The ongoing puzzle, debate even, about the choice points between a closed and open system appears to have picked up a new aspect. At least I had not noted this one before. What differentiates a closed model from an open one is the extent that the business hordes the options created by it’s product offerings. For the firm the open v.s. closed debate comes down to questions about short and long term advantages for the firm and it’s managers. A closed approach hold out the hope of better price discrimination. While an open approach offers a change at wider adoption, more innovation, stronger network effects, and better protection against competitors.
So, the new argument I’d not previously seen goes as follows. It is on the closed side. A firm can adopt a closed architecture to deal with the rapid technology change. Closed addresses the immovable installed base problem. By making closing things down the firm captures the ability to migrate the installed base more quickly. Or, so this story goes.
When dealing with the risk of technology driven displacement a large installed base is both a blessing and a curse. It’s a curse, of course, because it is slow to move. But it is a blessing since there is safety in numbers, e.g. an assurance that when technology changes you’ll not be left out in the cold. The suppliers and users will have plenty of common cause to help solve to manage the switching costs. In a closed system the vendor coordinates that. You could argue that in a closed system the coordination problem is easier to solve. I suspect that’s not so clear in practice. The installed base ties it’s fate to the competence of the vendor. The vendor is a single point of failure.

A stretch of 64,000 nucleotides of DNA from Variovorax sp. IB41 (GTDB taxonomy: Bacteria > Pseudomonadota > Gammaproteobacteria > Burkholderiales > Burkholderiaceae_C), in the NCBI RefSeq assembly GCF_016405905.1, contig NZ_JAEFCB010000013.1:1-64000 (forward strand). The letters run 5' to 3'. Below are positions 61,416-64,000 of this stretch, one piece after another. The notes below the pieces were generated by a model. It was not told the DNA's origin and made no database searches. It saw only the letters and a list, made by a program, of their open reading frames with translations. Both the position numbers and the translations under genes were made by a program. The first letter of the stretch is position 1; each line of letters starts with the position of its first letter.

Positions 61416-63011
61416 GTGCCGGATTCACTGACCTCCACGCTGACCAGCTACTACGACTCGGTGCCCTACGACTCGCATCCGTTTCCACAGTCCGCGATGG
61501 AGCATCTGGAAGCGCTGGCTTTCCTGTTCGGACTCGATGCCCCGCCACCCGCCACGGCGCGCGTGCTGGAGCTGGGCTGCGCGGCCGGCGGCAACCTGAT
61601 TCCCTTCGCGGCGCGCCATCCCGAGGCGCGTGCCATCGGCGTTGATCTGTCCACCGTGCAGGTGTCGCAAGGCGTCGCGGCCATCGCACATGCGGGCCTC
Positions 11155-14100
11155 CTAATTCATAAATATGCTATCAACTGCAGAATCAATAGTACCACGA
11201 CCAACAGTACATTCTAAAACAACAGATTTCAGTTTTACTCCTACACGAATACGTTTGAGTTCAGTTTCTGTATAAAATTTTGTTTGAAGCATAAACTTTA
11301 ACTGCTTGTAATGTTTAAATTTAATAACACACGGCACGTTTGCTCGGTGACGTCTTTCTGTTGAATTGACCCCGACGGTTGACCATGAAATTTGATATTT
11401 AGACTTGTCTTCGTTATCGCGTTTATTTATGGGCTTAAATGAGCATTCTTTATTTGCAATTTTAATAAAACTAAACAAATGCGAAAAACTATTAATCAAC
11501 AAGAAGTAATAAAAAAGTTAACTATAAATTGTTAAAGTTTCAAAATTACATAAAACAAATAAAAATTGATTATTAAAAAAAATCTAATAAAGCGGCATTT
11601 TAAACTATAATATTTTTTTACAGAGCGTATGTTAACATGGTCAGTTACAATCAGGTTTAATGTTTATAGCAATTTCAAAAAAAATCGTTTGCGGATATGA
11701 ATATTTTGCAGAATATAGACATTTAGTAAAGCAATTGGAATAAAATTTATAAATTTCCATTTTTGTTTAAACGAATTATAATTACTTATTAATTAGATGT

Open makes firms nervous. Management is all about juggling risks. Closed offers the impression your in control. This impression is often wrong. Closed systems lead to the systemic blindness; provincialism. And yet I find the argument that a closed system is better able to handle rapid technology change sounding pretty good. Possibly that’s because it’s about supply side risks. I wonder why I think the closed system blindness issue is less serious on the supply side v.s. the demand side.
Having engaged with this debate for twenty years, and now finding it kind of dull, it’s a delight to see a new aspect to it.